There's so much material out there written by people who were personally involved in this. If I can find the links, i will point it out to you. Information was gotten from a few captives BEFORE they were tortured -- nothing of value came after that.

The people involved in the torture didn't understand it's history, didn't even know about the witches, didn't know it been used recently to get fake confessions by the vietcong, for instance.

Posted by: drindl | June 8, 2009 11:54 AM | Report abuse

"Why is it so hard to admit that some forms harsh questioning can and do work? And then take the stand that it's immoral and therefore out of bounds. If these agents were just working out their frustrations, why stop at waterboarding? There's much nastier stuff that is used around the world."

Yeah, I'm wondering if there isn't an attempt to eliminate the cognitive dissonance. For me, it just comes down to the fact that there are only a handful of people that claim torture works and I don't trust any of them.

Posted by: DDAWD | June 8, 2009 11:49 AM | Report abuse

"ddawd, does your response depend on where the race is held? In other words, does it depend on the fact that the Gov. of AL does not affect you but its Senators might?"

Actually, for me personally, the location doesn't matter. I hardly ever pay attention to governor races even if it is for the state I happen to be in.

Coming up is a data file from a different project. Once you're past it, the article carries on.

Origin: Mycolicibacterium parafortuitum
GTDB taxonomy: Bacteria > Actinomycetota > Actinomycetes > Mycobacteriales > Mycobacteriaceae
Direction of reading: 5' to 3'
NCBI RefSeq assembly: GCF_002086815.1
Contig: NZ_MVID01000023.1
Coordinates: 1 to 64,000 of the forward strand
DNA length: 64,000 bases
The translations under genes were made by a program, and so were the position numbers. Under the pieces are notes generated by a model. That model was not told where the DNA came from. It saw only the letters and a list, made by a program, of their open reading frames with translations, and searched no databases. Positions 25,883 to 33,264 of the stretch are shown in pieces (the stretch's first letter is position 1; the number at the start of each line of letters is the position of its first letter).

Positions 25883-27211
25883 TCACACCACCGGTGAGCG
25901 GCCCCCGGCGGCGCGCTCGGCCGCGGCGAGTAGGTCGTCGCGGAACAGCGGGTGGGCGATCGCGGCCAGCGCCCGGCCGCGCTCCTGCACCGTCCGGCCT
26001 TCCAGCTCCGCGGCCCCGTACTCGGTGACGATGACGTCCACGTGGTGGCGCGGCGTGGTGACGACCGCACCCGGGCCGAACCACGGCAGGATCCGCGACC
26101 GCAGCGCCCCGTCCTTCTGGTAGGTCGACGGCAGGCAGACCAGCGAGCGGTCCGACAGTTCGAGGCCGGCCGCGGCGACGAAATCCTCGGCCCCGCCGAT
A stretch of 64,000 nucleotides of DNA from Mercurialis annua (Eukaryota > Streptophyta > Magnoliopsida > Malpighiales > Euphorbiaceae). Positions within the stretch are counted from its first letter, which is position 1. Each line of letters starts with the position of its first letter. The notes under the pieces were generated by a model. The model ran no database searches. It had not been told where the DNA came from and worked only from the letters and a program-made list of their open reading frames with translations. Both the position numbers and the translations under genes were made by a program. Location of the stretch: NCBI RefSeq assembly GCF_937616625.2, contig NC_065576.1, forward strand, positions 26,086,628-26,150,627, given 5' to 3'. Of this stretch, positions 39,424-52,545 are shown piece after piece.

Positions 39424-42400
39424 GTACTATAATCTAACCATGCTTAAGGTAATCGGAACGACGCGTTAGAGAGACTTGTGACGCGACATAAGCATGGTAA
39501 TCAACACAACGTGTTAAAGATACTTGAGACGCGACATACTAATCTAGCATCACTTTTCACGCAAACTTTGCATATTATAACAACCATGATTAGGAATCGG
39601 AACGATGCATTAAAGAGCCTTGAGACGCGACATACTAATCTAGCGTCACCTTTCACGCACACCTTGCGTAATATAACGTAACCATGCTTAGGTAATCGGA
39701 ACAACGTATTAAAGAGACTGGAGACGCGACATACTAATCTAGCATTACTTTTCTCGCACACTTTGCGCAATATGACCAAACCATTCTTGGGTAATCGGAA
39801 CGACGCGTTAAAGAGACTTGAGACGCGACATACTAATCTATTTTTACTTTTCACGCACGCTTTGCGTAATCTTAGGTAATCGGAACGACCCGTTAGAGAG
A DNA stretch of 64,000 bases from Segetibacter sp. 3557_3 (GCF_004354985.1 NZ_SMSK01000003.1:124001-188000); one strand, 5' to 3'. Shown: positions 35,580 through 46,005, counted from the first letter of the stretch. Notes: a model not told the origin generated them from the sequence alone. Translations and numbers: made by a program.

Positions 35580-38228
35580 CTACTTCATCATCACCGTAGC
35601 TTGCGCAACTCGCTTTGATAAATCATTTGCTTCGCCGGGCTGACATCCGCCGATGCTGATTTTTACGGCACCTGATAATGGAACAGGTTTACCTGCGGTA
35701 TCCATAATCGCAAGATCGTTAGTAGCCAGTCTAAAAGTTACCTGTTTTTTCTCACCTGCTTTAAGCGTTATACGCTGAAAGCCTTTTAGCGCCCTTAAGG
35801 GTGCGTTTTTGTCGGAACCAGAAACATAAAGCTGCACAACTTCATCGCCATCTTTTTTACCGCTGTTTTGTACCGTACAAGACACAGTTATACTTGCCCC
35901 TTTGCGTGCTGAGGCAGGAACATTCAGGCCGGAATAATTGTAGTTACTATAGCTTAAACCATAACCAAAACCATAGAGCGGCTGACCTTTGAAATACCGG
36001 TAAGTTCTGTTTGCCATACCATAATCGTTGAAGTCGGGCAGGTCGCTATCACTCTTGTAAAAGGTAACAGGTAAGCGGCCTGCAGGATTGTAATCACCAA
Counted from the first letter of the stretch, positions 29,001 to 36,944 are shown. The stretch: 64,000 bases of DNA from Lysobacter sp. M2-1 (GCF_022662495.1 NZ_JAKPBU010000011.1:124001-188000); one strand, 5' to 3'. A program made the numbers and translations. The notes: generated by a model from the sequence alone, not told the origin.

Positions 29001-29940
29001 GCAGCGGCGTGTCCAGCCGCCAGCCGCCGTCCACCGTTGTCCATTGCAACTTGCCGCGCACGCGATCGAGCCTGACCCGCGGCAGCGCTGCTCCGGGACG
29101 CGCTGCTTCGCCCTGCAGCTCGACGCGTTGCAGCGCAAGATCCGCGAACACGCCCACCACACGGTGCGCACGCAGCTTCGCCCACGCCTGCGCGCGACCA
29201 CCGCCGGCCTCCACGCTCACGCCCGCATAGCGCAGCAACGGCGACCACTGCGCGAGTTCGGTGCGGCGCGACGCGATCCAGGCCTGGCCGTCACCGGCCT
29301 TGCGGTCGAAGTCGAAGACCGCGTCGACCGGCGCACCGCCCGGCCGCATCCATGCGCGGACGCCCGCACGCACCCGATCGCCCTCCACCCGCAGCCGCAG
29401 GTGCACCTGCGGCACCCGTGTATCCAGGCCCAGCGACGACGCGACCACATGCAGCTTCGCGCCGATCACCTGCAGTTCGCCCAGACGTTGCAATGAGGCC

The original question is just in reference to the Marco Rubio article that Chris listed in his daily picks.

Posted by: DDAWD | June 8, 2009 11:39 AM | Report abuse

"If Clinton had won the nomination is there any way she wouldn't have picked Obama for vice president?"

No way she'd have asked anyone else, especially if she'd needed superdels to win. Speaking of the primary, is it possible Hillary only accepted the job because the international travel would let her get away from her annoying hardcore supporters and PUMAs? And being a senator can't be all that great if John Kerry was "crushed" when he didn't get Secretary of State.

"Obama, so far, has struck a relatively hard line with the Israelis-insisting that a two-state solution is the proper course forward. One theory goes that Obama's willingness to play the "bad cop" (of sorts) is balanced out by Clinton's good cop"

What is going on where insisting on a two-state solution to Israel is considered hard line? I don't see good cop, bad cop. Obama, Clinton, even Rahm Emanuel are communicating in concert to Israel that like the Palestinians they have responsibilities. And even Obama is saying just as much as Clinton that the US is committed to Israel's security. People have unfortunate tendency to view things simplistically as black or white - are you on our side or their side? In more ways than one our president is half-black and half-white.

Posted by: birchbeer | June 8, 2009 11:38 AM | Report abuse

@drindl - You wrote: "Waterboarding was created, and has always been used, to elicit false confessions. That's all it's good for."

I'm having a little trouble understanding this. The CIA had an extremely high value captive. Mastermind of 9/11 and other attacks. Presumably with knowledge of other plans. Knowing this, they decided to use a technique they knew would generate false information. This isn't merely criminal, but treasonous. Or simply untrue.

Why is it so hard to admit that some forms harsh questioning can and do work? And then take the stand that it's immoral and therefore out of bounds. If these agents were just working out their frustrations, why stop at waterboarding? There's much nastier stuff that is used around the world.

BB

Posted by: FairlingtonBlade | June 8, 2009 11:38 AM | Report abuse

WHEN HILLARY WARNED OF THE 'VAST RIGHT-WING CONSPIRACY,' SHE SPOKE FROM PERSONAL KNOWLEDGE.